No.1 travel guide for Belgium; dedicated to Belgian beer and food culture.

Tastes of the Ardennes: "Jambon d’Ardenne"


Email  •  Print

Author: Erik Verdonck / Published: 2013-09-30 14:40:08 +0200 / Last Updated: over 1 year ago

Jambon d'Ardenne, Ardennes, Belgium "Al Pele" with Jambon d'Ardenne
© BeerTourism.com


NASSOGNE - Just the name, Ardennes, will set gourmets drooling. They’re getting spontaneous visions of a chunky slice of bread, home-made on the farm, buttered thickly and then covered with Magerotte, Ardennes, Belgium André Magerotte
© BeerTourism.com
a slice of Ardennes ham. We can go one better. We’re having a taste of the real ‘jambon d’Ardenne’.

On the outskirts of the village of Nassogne only 90 minutes away from the busy capital stands a handful of wooden shacks, straight from the movie set of the Three Little Pigs. The rosy-cheeked inhabitants welcome me with a choir of grunts. “We have around 300 pigs here,” farmer-butcher André Magerotte tells me matter-of-factly.

“We have the animals for four months. They arrive when they are two months old and are slaughtered four months later. By that time they will weigh around 110 kilograms.”

The pigs feed themselves on whatever they can find in the field and their diet is supplemented with grains, vitamins and minerals.

As they wander freely, they develop a good set of muscles too. “The meat is marbled with fat,” André explains. “And this gives the characteristically rich taste and tender texture.” When it comes to pork this is some of the finest regional produce to be found around the country.


Ardennes Ham, Magerotte, Belgium Jambon d'Ardenne
© BeerTourism.com


A Pure Taste

In common with pâté gaumais and the Hervé cheese, Ardennes ham is protected by an IGP label of origin (Indication Géographique Protégée, a European Union initiative to protect some special regional products). © BeerTourism.com
However, this label only confirms that the processing was done in the Ardennes.

André has higher standards. “Our ham comes from Ardennes pigs raised here by ourselves,” he tells us. “They were born and raised in this region and fed with locally grown produce. The meat is processed by our local, artisanal village butchers.”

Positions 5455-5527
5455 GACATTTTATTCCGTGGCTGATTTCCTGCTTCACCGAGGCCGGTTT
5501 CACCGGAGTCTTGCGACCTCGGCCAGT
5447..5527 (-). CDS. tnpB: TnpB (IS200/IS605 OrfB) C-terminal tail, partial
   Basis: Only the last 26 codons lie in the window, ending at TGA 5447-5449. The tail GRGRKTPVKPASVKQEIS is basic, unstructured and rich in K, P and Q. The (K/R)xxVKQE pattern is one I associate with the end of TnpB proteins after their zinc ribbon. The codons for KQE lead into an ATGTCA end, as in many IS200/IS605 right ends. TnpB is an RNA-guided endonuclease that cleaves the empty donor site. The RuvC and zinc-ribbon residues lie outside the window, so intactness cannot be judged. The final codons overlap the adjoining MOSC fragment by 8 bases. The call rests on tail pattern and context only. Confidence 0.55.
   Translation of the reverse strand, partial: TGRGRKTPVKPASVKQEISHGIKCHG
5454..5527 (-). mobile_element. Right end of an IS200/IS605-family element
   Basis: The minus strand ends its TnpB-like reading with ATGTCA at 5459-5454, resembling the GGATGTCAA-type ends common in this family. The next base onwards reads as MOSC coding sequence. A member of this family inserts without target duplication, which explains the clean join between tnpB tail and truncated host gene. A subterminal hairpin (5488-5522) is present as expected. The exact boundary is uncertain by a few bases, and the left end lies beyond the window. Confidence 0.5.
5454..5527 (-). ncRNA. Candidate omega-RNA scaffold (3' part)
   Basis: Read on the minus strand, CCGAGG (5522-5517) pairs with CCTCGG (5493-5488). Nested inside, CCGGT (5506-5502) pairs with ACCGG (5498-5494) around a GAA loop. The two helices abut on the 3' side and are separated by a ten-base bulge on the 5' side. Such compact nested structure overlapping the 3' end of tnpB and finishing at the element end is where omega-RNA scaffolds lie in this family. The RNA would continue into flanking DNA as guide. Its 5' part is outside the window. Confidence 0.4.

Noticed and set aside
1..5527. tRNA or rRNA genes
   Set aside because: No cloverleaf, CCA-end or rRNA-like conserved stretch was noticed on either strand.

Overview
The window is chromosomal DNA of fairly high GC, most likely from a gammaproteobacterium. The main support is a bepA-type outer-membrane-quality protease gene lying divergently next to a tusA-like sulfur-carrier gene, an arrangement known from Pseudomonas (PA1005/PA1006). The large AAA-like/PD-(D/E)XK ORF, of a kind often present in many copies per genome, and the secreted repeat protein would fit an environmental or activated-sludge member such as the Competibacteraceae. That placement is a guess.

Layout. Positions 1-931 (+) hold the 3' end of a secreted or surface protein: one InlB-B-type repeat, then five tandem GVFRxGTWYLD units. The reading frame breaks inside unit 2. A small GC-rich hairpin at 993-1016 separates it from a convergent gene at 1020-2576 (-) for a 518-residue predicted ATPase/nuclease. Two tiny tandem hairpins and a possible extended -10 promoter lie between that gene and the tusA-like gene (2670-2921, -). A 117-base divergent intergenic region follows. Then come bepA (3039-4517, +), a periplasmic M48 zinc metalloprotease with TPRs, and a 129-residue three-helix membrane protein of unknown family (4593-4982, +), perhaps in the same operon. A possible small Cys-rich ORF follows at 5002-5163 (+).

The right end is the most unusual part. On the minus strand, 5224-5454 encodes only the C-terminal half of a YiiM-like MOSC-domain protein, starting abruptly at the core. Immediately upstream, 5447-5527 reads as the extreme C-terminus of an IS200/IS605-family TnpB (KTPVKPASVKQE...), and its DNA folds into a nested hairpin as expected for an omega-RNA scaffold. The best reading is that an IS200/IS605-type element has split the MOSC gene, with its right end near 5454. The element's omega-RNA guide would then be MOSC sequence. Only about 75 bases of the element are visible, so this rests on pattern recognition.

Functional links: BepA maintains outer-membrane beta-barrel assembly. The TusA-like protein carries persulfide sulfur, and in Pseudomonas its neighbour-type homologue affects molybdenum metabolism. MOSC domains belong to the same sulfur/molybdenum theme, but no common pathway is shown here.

I follow the butcher’s steps to his workshop. “First of all, salt is rubbed into the hams and when saturated, they will rest for 14 days,” André explains. The next stage is rinsing after which the meat will rest for four months in the cooling cellar.

The hams will then dry out at room temperature for seven to eight months. “It is a natural product,” André continues. “The taste will depend on the weather.”

The dried hams are basted with a mixture of lard, olive oil and pepper. Only when all this is done will the butcher decide whether or not to smoke the ham. “The ham is smoked only at the end of the curing process,” André tells us. “This way, it will develop its taste first. The smoky touch of beech or oak is an additional extra.”


Magerotte, Ardennes, Belgium Magerotte's Pork Delicacies
© BeerTourism.com


Shelves in the butcher’s shop groan under the weight of sausages and hams. “In this region every farmer used to breed pigs,” explains André.

“Every bit of the pig was used.” How does he like his ham? “In tapas wrapped into a thin slice, or with a slice of oatmeal bread, or in a salad, in a starter with melon…” the butcher lists his favourite options.

“And I like to have a regional beer with it, a Rochefort, Orval or Saint-Monon.” André cuts off a long slice of ham - “So you get more of the taste.” - I try the meat and couldn't agree more.


La Saint-Monon, Belgian Beer, Beer in Belgium La Saint-Monon
© BeerTourism.com


Against the Wind